A remarkable DVD has been produced of teenagers speaking frankly about the effect of alcohol on their lives.
The short film has been made by West Glasgow Community Health and Care Partnership (CHCP), of which NHS Greater Glasgow and Clyde is a partner, and features young people between 11 to 18 years talking candidly about their first experiences of underage drinking.
Part of the CHCP’s Health Improvement and Inequalities Campaign, it is to be used together with a resource pack, and its aims include reducing the availability of alcohol to youngsters via adults buying it for them, promoting responsible sales practice by the off-sales industry and suggesting alternative activities.
Sarah Brady, Health Improvement Senior with West Glasgow CHCP, said: “Young people in the area have taken a stand against underage drinking and the DVD is a production of short stories based on the real-life experiences of young people living in the area exploring the effects of alcohol on young people, their families and communities and their efforts to break from the cycle.”
Amongst the comments made by the youngsters are waking up with cuts and bruises and not remembering what happened, and one teenage girl comments “I drink because I like myself when I am drunk, I think I am boring, I’m quite shy and think people like me better when I am drunk.”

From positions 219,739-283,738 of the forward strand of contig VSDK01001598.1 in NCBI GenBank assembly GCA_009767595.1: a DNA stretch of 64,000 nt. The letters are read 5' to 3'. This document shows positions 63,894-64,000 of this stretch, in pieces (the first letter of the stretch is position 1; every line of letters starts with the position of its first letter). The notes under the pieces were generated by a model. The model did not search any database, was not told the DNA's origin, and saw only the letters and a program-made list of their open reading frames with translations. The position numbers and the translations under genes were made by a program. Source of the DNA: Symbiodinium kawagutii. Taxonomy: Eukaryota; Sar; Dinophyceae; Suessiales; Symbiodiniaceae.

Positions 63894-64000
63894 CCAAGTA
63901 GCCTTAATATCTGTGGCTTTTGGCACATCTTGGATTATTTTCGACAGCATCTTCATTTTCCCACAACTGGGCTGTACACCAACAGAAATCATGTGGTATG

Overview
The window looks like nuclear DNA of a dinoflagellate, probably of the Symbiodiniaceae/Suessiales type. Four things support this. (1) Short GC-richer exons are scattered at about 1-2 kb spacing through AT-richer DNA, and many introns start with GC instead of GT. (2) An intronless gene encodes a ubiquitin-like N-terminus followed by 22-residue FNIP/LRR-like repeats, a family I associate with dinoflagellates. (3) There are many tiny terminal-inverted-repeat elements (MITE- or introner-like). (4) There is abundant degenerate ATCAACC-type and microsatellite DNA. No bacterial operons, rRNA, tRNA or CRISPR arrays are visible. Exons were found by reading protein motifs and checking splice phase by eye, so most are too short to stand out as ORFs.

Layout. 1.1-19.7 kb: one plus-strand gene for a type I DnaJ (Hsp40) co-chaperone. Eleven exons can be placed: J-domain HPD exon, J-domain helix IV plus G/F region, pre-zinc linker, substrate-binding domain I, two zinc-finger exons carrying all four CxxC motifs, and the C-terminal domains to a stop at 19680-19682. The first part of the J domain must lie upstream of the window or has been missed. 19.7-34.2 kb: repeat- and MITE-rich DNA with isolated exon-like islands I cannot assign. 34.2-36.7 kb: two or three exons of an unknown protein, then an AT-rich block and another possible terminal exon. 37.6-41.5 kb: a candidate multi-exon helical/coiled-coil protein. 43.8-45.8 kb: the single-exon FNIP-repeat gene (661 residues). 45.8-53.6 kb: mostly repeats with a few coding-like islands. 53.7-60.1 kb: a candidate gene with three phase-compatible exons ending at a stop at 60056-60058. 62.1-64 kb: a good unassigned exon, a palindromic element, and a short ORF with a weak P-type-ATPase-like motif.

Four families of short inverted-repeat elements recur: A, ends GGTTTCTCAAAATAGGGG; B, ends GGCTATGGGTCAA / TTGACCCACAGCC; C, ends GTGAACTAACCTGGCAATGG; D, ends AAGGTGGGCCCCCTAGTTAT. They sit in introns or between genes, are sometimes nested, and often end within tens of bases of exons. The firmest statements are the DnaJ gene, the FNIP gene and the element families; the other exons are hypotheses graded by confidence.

Others talk about the effect it has had on their education by being suspended from school because of turning up drunk, alcohol-fueled violence and the peer pressure to drink.
Sarah went on: “This project will assist to encourage and develop ways to support and empower individuals, families and communities to reduce alcohol-related harm, and is also an opportunity to engage young people, parents, licensees and community members on key alcohol-related health topics and issues.”
Plans are being drawn up to distribute the resource pack and begin the debate amongst youngsters around the issues of underage drinking.
Notes to Editors:
The pack itself also contains a number of facts and figures, including that fact that friends and relatives are the most common source of purchasing alcohol for under age drinkers.
And according to the Scottish Schools Adolescent Lifestyle and Substance Use Survey more than a third of all 15-year-olds reported having a drink in the last week, and the average number of units of alcohol drunk by school pupils who drank within the last week was 13 units for 13-year-olds and 16 units for 15-year-olds.
For more information contact NHS Greater Glasgow and Clyde Communications on 0141 201 4429.